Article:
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Nashville Mayor Megan Barry Calls Passage of Gas Tax Hike ‘A Momentous Day in Tennessee,’ Looks Ahead to Mass Transit Plan

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Nashville Mayor Megan Barry has been cheering Gov. Haslam’s gas tax hike for road improvements, while keeping an eye ahead toward implementing a $6 billion transit plan.

Barry pushed for Gov. Haslam’s IMPROVE Act, which includes the gas tax hike, in the hours leading up to Wednesday’s action on the bill. The bill passed in both the House and Senate.

After the bill passed, Barry celebrated with this tweet:

“Our most immediate need is funding,” said Barry, a Democrat, earlier this month in an interview with WSMV Channel 4.

The $6 billion transit plan, known as nMotion, was adopted last year by the board of directors of the Regional Transportation Authority. The RTA is made up of Middle Tennessee mayors and Haslam appointees. Their endorsement is nonbinding but gives the plan momentum. The proposal calls for the project to be phased in over 25 years. Funding sources are still on the drawing board but would likely include tax increases.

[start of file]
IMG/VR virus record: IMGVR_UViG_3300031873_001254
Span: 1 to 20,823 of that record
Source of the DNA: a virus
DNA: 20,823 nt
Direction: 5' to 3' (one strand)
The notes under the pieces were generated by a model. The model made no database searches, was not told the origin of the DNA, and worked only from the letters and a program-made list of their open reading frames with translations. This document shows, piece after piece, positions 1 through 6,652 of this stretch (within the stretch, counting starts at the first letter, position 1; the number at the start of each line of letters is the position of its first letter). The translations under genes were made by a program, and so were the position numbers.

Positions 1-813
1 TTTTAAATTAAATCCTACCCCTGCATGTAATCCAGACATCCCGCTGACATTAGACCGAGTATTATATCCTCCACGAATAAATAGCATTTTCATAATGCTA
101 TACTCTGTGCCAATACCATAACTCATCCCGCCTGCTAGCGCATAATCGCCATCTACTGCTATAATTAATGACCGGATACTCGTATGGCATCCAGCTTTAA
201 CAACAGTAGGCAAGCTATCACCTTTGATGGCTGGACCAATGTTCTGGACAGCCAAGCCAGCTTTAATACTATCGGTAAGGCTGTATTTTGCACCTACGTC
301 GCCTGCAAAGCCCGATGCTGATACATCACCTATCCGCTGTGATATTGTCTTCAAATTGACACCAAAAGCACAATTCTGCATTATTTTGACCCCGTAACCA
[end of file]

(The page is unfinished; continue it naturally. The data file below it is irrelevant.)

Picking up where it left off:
If former mayor Karl Dean’s failed 2014 Amp rapid bus plan is any indication, Middle Tennesseans could be in for a protracted battle over the details as well as the costs of the large-scale nMotion transit proposal. AMP opponents fought hard for its defeat, deeming it an ill-conceived plan that would attract few new bus riders and would worsen traffic. The seven-mile bus route would have linked East Nashville to downtown to West End Avenue.

Nashville continues to boom, with 100 people moving to the area every day.

The nMotion transit plan includes a light rail system, rapid buses and more pedestrian walkways. The light rail is tentatively set to run along four corridors, including Gallatin Pike, Murfreesboro Pike, Nolensville Pike and Charlotte Pike. In addition, the plan includes a commuter rail connecting Nashville and Clarksville and buses commuting from Smyrna and Dickson.

“I think at the end of the day, a successful city has lots of ways to get around, not just one,” Barry told WSMV.

Barry said the current bus system is problematic because the buses don’t run enough hours.

To make some headway on easing traffic snarls, the city has synced 500-plus lights so that drivers see more green, Barry said.

 

 

 

 

 

 

 

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2 thoughts on “Nashville Mayor Megan Barry Calls Passage of Gas Tax Hike ‘A Momentous Day in Tennessee,’ Looks Ahead to Mass Transit Plan

  1. Wasted Funds

    Trace the money carefully. Your tax dollars will pay for pay increases.

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